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I started studying the book of Daniel Huybrechts, Complex Geometry An Introduction. I tried studying backwards as much as possible, but I have been stuck on the concepts of almost complex structures and complexification. I have studied several books and articles on the matter including ones by Keith Conrad, Jordan Bell, Gregory W. Moore, Steven Roman, Suetin, Kostrikin and Mainin, Gauthier

I have several questions on the concepts of almost complex structures and complexification. Here are some:

Assumptions: Let $W = (W,\text{Add}_W: W^2 \to W,s_W: \mathbb R \times W \to W)$ be an $\mathbb R$-vector space, which may be infinite-dimensional. Suppose $W$ has an almost complex structure $H \in Aut_{\mathbb R}(W)$. $H$ uniquely corresponds to the $\mathbb C$-vector space $(W,H)$, where scalar multiplication is given by the complex structure $s_W^{H}: \mathbb C \times W \to W$, $s_W^{H}(a+ib,v) := s_W(a,v) + s_W(b,H(v))$. Note that $s_W^{H}$ agrees with the original real scalar multiplication $s_W$.

What I know:

  • A1. For $W$ finite-dimensional and for any other almost complex structure $J \in Aut_{\mathbb R}(W)$, we have that $(W,H)$ and $(W,J)$ are $\mathbb C$-isomorphic but not necessarily by the identity map $id_W$ on $W$.

  • A2. For $W$ finite-dimensional and for any other almost complex structure $J \in Aut_{\mathbb R}(W)$, we have that $H$ and $J$ are similar, i.e. $H \circ S = S \circ J$, for some $S \in Aut_{\mathbb R}(W)$

  • A3. (A2) may be proven using (A1). See here and here. (I'm not sure if Moore (Section 9.1) uses (A1)).

Questions:

  1. Is (A1) true if $W$ were instead infinite-dimensional? (You may use axiom of choice.)

  2. Is (A2) true if $W$ were instead infinite-dimensional? (You may use axiom of choice.)

What I've tried:

  • If yes to Question 1, then I think yes to Question 2 because I think we can still make the same argument as in the answers in the links in (A3). If no to Question 1, I think we don't necessarily have no to Question 2.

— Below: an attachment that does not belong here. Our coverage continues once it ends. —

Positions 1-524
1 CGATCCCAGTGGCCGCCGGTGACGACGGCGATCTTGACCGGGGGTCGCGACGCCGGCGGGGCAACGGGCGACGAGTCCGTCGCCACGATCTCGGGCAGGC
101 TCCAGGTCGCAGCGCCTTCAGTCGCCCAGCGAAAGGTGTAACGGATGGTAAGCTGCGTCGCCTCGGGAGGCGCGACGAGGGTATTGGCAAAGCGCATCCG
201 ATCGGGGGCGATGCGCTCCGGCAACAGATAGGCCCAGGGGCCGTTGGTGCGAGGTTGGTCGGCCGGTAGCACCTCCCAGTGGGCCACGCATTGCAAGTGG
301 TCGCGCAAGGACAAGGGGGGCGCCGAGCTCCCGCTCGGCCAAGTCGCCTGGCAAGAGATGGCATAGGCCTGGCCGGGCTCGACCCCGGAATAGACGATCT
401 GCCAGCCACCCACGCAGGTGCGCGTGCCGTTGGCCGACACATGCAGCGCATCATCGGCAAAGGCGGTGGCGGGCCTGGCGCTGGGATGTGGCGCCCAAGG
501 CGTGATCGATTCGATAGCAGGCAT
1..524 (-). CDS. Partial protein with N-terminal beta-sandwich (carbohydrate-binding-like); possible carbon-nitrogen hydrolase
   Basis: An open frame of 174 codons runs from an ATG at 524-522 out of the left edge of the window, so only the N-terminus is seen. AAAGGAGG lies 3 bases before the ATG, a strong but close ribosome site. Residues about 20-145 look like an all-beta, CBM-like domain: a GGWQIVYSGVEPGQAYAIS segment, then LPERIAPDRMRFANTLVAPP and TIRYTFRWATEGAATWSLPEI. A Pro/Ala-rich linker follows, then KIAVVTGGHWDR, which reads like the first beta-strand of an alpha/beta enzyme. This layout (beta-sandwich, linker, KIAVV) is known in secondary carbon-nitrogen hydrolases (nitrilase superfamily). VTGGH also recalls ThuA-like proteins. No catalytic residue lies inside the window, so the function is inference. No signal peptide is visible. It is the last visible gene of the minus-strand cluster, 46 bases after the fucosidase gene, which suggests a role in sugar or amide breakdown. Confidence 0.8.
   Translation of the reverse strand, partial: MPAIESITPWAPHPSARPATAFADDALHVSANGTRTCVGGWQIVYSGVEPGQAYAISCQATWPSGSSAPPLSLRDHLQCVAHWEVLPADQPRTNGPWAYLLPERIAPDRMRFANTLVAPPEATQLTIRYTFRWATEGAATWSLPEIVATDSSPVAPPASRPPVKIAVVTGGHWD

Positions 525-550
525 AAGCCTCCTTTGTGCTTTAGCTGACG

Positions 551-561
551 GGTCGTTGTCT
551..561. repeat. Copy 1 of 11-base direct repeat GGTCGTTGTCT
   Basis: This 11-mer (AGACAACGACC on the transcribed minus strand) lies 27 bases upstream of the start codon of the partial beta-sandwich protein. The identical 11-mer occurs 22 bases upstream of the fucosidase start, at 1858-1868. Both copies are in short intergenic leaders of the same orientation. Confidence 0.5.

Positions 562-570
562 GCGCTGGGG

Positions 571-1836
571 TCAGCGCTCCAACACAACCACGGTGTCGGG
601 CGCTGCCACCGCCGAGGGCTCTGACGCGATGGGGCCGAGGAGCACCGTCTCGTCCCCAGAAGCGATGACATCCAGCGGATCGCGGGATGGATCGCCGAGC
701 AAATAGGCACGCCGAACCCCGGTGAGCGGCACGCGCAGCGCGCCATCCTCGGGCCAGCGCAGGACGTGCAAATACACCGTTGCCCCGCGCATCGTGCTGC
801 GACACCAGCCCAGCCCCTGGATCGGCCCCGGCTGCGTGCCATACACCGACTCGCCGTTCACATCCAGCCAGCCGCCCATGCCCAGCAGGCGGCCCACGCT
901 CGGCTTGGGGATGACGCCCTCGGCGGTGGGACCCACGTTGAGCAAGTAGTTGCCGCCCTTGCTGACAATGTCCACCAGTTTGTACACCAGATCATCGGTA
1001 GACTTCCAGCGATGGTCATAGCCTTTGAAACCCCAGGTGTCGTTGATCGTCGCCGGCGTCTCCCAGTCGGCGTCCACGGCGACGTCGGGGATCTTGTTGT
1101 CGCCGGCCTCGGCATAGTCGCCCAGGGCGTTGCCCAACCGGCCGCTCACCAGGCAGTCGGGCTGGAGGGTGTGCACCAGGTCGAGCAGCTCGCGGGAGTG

Related question: Different almost complex structures: $\mathbb C$-isomorphism for $(W,K)$ and $(W,H)$

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    $\begingroup$ I am puzzled how you can have a proof for this in the finite-dimensional case that does not trivially generalize to the infinite-dimensional case. $\endgroup$ – Eric Wofsey Feb 28 at 16:59
  • $\begingroup$ @EricWofsey Thanks Eric Wofsey! As I edited post to include allowing axiom of choice, I forgot about simply considering bases $\endgroup$ – John Smith Kyon Mar 2 at 3:09
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Yes, and I don't know of any proof in the finite-dimensional case that does not also work in the infinite-dimensional case with trivial modifications. Given an almost complex structure $J$ on $W$, you can think of $W$ as a $\mathbb{C}$-vector space via $J$. Pick a basis $B$ for this $\mathbb{C}$-vector space. Then $B\cup J(B)$ is a basis for $W$ as an $\mathbb{R}$-vector space. So, $\dim_\mathbb{R} W=2\cdot \dim_\mathbb{C} W$. In particular, this means that $\dim_\mathbb{C} W$ is uniquely determined by $\dim_\mathbb{R} W$ (it is half the dimension when it is finite, or the same dimension when it is infinite). So any other almost complex structure $H$ makes $W$ a $\mathbb{C}$-vector space of the same dimension as $J$ does, so they are isomorphic.

Note that question 2 is equivalent to question 1. Indeed, $S:W\to W$ witnesses that $J$ and $H$ are similar iff $S$ is an isomorphism $(W,J)\to (W,H)$ of complex vector spaces (this is trivial from the definitions).

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